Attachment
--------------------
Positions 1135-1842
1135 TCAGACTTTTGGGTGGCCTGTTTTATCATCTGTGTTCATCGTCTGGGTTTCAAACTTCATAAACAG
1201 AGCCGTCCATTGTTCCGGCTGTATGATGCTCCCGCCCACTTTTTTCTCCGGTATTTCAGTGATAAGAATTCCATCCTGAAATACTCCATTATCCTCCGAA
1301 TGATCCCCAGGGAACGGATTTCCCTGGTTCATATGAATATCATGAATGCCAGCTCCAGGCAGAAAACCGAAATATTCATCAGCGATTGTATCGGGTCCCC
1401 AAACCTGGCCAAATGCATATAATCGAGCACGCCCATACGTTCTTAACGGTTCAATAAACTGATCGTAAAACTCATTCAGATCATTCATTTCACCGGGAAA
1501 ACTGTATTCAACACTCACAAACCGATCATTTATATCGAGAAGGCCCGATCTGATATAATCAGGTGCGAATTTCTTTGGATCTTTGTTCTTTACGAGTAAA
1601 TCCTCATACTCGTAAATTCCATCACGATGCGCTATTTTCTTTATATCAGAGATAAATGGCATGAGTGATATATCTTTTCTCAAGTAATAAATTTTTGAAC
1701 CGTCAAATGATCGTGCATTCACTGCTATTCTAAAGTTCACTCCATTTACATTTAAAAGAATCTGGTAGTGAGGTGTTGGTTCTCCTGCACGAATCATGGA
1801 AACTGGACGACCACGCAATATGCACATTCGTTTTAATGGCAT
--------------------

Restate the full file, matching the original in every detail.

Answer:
Positions 1135-1842
1135 TCAGACTTTTGGGTGGCCTGTTTTATCATCTGTGTTCATCGTCTGGGTTTCAAACTTCATAAACAG
1201 AGCCGTCCATTGTTCCGGCTGTATGATGCTCCCGCCCACTTTTTTCTCCGGTATTTCAGTGATAAGAATTCCATCCTGAAATACTCCATTATCCTCCGAA
1301 TGATCCCCAGGGAACGGATTTCCCTGGTTCATATGAATATCATGAATGCCAGCTCCAGGCAGAAAACCGAAATATTCATCAGCGATTGTATCGGGTCCCC
1401 AAACCTGGCCAAATGCATATAATCGAGCACGCCCATACGTTCTTAACGGTTCAATAAACTGATCGTAAAACTCATTCAGATCATTCATTTCACCGGGAAA
1501 ACTGTATTCAACACTCACAAACCGATCATTTATATCGAGAAGGCCCGATCTGATATAATCAGGTGCGAATTTCTTTGGATCTTTGTTCTTTACGAGTAAA
1601 TCCTCATACTCGTAAATTCCATCACGATGCGCTATTTTCTTTATATCAGAGATAAATGGCATGAGTGATATATCTTTTCTCAAGTAATAAATTTTTGAAC
1701 CGTCAAATGATCGTGCATTCACTGCTATTCTAAAGTTCACTCCATTTACATTTAAAAGAATCTGGTAGTGAGGTGTTGGTTCTCCTGCACGAATCATGGA
1801 AACTGGACGACCACGCAATATGCACATTCGTTTTAATGGCAT